This Halloween, forget about monsters, witches, and Donald Trumps. Something more dangerous lurks in the night – and it’s not your usual ghoul. Since the 1980s, defined contribution 401(k) plans have been dressed up as good alternatives for retirement savings.
For more than three decades, the private sector has been pushing these risky accounts, depriving millions of Americans of a secure and dignified retirement. What’s most frightening is not only how innocuous these costumes appear, but how easily they change their disguises. And like all good disguises, they’re never telling the whole truth.
Currently, 30 million Americans have no retirement savings plan through work. And when working people are offered something, it’s usually a 401(k) plan. These types of accounts tend to yield lower returns than group accounts like defined benefit plans. And that’s why two-thirds of near retirement households have far less than they will need to retire securely. Sixty-two percent of African American households and sixty-nine percent of Latino households currently have no retirement savings plan. And women are far more likely than men to face financial hardship in retirement due to the perpetual wage gap and lack of access to retirement savings plans.
Defined contribution plans disadvantage regular people and help Wall Street profit. Low-income and middle class workers suffer the most – losing billions of dollars from their retirement savings each year to excessive Wall Street fees. And since working families have to manage their own accounts, they carry all of the financial risk themselves.
While the evidence against 401(k)-style accounts grows, every year there are a handful of politicians who seek to trick firefighters, police officers, nurses, teachers, social workers and others out of defined benefit pension plans and into these accounts.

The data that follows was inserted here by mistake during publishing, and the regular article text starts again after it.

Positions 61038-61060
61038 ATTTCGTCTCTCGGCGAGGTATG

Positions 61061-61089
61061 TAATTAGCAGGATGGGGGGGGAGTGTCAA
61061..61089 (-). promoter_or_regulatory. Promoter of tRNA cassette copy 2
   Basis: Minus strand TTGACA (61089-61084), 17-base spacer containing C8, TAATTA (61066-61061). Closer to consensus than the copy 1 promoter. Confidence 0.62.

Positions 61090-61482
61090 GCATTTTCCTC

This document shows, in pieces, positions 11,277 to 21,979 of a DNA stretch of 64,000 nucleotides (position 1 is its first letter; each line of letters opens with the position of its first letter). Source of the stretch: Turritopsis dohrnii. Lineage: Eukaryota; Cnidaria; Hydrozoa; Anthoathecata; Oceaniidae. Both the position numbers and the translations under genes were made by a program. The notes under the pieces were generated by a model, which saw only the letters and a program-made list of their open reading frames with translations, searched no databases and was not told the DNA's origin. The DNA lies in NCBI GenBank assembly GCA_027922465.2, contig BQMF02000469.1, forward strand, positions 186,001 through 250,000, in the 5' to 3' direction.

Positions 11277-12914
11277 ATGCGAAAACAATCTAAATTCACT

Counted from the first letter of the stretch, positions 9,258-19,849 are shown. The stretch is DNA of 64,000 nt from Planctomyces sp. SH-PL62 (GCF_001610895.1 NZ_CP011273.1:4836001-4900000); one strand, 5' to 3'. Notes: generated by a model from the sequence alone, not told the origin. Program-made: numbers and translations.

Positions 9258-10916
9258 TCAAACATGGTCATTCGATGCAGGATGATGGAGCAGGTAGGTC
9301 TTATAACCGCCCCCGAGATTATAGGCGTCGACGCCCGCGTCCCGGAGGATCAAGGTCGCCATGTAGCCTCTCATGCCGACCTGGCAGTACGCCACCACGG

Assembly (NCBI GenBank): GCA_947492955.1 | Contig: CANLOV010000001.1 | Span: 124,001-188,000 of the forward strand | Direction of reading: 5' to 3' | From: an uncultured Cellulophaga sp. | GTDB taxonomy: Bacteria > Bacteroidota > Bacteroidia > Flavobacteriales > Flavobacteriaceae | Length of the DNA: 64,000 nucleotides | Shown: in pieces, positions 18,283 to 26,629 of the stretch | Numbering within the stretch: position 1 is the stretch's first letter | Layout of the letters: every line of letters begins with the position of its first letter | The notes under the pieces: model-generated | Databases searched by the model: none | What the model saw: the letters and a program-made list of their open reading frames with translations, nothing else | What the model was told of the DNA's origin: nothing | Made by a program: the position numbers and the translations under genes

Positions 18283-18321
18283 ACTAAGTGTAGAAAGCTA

Following the private sector’s lead, politicians promote these plans as a treat, but employees end up shouldering the financial burden, and taxpayers foot the bill. That’s because politicians don’t disclose the tremendous cost of switching pensions to 401(k)-style plans.
Take, for example, the experience of West Virginia.
Back in 1991, politicians promoted 401(k)-style accounts as a way of saving the state money. Politicians moved all teachers hired after 1991 out of the West Virginia Teachers’ Retirement System and into defined contribution plans. By 2003, the system hit rock bottom, reducing the values of these accounts and putting the retirement savings of the state’s teachers in peril. The experiment failed, and the state has since switched back to a defined benefit pension system.
West Virginia was not the only state to make this mistake. In 2005, Alaska switched to a 401(k)-style defined contribution plan for all new state employees. The liability more than doubled by 2012 and by 2015, the debt to taxpayers reached $13.4 billion and continues to grow today.
Here’s the truth: defined contribution plans cost twice as much for states to provide the same benefits as defined benefit pensions. They are also risky and more expensive for workers and taxpayers, and do not guarantee a secure retirement.
Defined benefit pensions are the most cost-effective plans that provide retirement security to working families. No tricks here: employees pay into the plan, employers put in their contributions, funds are managed professionally, and workers are guaranteed a modest retirement benefit for the rest of their lives.
Tyler Bond is a program assistant at the National Public Pension Coalition.
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